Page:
2

I have bought a new ceiling light to replace an old-fashioned one.

I have 3 grey cables hanging from the ceiling: 3 red wires connected together and 3 green wires connected together and 3 black but only 2 are joined together the single black not marked with any insulation.

What I did at first is joined all the black together and connected them to the neutral of the ceiling light and the red to the live and the green to the earth but that caused the breaker to break.

I then rewired it without the single black wire and the light came on but it won't turn off by the light switch. The only way to turn it off is by the main breaker. I have replaced the light switch thinking it might have been faulty but that didn't solve the problem.

How should the light fixture be wired?

The single black wire should be connected with the L on the light fixture, and the 2 black are the neutral. What about the 3 red wires, where should they be connecting?

current wiring

6

Old UK wiring

Old UK wiring was as shown below

enter image description here

A comes from the fuse-box/consumer-unit (possibly via other junction-boxes/roses for other ceiling lights). B goes to the next ceiling light. C goes to the light switch for this lamp.

However most electricians will not have cable type C with two red wires and will have used regular cable with a black and a red wire and will put red tape around the end of the black wire to indicate it is "switched live" and not neutral (as it's black colour would suggest).

From what I've read, sometimes they would connect C's black wire to position 3 (the other red live wires) and then C's red wire would be the switched-live return from the switch. Connecting the black to the reds would make it obvious to an electrician and that might be why no wire had red-tape on it's end.


Checking

If someone has removed the red tape, you can:

  • turn off the lighting circuit at the fuse-box/consumer-unit,
  • check there's no voltage present with a voltage tester (preferable non-contact type) and
  • separate all the wires,
  • use a continuity tester to see which red & black pair are connected/disconnected by the switch

enter image description here enter image description here
A typical Non-Contact Voltage detector (NCV) and a typical mains tester

enter image description here
Finding which wires go to a switch using a multimeter (at least CatII 600V rated) on an isolated circuit (off at fusebox and tested for no 240V AC).


Your wiring (Guesswork)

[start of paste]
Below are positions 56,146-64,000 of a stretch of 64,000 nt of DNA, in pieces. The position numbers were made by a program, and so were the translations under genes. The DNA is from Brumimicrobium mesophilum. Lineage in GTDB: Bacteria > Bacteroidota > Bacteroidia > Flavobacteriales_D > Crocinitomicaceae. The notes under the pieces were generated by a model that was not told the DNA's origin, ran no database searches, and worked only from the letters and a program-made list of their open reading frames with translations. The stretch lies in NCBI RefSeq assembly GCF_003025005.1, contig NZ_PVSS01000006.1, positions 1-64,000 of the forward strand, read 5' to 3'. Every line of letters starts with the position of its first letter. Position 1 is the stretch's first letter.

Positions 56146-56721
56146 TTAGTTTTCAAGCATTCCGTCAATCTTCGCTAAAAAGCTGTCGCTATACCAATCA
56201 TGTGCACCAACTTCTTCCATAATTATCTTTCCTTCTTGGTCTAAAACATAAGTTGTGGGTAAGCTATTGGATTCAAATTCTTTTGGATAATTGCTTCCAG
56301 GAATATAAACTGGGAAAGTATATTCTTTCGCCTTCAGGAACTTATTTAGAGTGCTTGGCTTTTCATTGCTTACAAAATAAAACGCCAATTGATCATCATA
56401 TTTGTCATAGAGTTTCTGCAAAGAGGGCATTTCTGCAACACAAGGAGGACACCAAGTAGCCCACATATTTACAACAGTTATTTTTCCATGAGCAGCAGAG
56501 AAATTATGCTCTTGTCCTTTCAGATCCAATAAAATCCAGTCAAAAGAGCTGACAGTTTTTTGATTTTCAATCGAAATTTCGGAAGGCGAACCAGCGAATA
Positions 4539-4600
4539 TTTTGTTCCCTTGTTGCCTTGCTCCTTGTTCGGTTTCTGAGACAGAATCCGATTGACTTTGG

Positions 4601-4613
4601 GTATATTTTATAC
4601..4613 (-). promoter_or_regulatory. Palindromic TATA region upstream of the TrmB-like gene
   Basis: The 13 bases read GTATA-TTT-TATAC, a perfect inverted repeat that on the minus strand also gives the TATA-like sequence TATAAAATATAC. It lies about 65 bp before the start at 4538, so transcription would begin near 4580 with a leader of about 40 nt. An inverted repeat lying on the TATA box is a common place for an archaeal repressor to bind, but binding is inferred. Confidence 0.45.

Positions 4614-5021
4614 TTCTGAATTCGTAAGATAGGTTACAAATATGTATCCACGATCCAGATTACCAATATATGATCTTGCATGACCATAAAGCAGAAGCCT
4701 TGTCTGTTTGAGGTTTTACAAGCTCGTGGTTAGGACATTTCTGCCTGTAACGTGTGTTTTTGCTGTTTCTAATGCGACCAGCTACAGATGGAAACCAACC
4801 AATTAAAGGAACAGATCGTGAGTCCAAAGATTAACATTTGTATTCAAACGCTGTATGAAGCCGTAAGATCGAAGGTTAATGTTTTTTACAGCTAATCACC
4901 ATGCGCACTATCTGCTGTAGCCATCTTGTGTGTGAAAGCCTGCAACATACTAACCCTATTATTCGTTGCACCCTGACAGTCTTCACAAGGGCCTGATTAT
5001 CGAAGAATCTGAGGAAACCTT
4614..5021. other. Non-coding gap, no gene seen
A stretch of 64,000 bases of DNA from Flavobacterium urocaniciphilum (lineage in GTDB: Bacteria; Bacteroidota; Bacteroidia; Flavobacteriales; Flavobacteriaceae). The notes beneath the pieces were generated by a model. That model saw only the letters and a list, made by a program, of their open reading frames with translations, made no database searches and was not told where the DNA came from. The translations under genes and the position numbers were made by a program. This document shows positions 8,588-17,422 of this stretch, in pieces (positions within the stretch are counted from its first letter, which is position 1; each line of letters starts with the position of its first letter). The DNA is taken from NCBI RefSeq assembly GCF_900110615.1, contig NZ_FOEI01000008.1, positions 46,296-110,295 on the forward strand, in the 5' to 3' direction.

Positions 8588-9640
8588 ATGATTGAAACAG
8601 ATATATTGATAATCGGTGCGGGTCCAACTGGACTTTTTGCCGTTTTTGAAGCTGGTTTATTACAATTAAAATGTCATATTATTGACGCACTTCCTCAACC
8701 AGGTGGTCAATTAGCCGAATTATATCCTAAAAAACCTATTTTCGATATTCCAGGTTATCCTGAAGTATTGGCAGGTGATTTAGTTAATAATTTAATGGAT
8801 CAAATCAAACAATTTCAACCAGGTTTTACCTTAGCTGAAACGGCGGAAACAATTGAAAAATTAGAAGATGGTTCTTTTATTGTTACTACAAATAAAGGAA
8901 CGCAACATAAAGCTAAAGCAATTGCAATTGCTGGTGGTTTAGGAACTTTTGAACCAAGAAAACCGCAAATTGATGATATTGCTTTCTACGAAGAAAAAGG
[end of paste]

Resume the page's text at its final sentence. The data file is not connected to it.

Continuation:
Looking at your photo, I think the top of the screw-block connections from left to right are probably:

  • Live (3,4,5 in the diagram in this answer)
  • Earth (9)
  • Neutral (6,7)
  • Switched Live (2)

In which case your lamp should be connected at the bottom of the two right-most positions.

  • hi thanks for ur help and its working now just swapped the red wires with the single black wire as that was the switch light as u guys have mentioned above. – hassan Sep 30 '13 at 12:19
0

This sounds like older UK wiring (or former colony) where red is typically hot and black is neutral. The sole black wire is probably a return switch leg, it should have been taped red, but this is often overlooked. This is why connecting all the black tripped the breaker. And connecting red and the black pair makes for an unswitched installation. The single black wire should be connected to the power side of the fixture and the two other blacks on the neutral side.

Mark the single black with tape so as not to confuse anyone in the future.

  • hi you are right there its an old wiring. just to confirm this with you .... the single black wire should be connected to the L on the light fixture and the other 2 black wires to be connected on the N on the fixture what about the 3 red wires? should I leave them on their own? I have attached a photo of the current connection I hope this would make it clear.... many thanks for ur help – hassan Sep 30 '13 at 8:21
  • I see you discovered leaving the reds on their own is the thing to do. I'm glad you got it working! – bcworkz Sep 30 '13 at 17:02
0

Your brown wire from the light (live) needs to be connected with the single black wire (switch live) that should solve it turning on and off

0

You shouldn't have to touch the light switch at all. If you go to the first junction box, reveal all of the copper ends ensuring that they are not touching. carefully shut the breaker, and use a multimeter to find your "hot" lead. This hot lead should be connected to the white lead that leads to your light switch, and the black lead that is connected to your light switch is now your new "hot" lead. Reconnect that to the rest of your black leads and you will fix the problem. If you are having trouble finding which black and white wires go to your light switch, just turn your light switch to "on" and find out which two black and white wires have continuity (assuming you disconnected all wires)

Your Answer

By clicking “Post Your Answer”, you agree to our terms of service, privacy policy and cookie policy

Not the answer you're looking for? Browse other questions tagged or ask your own question.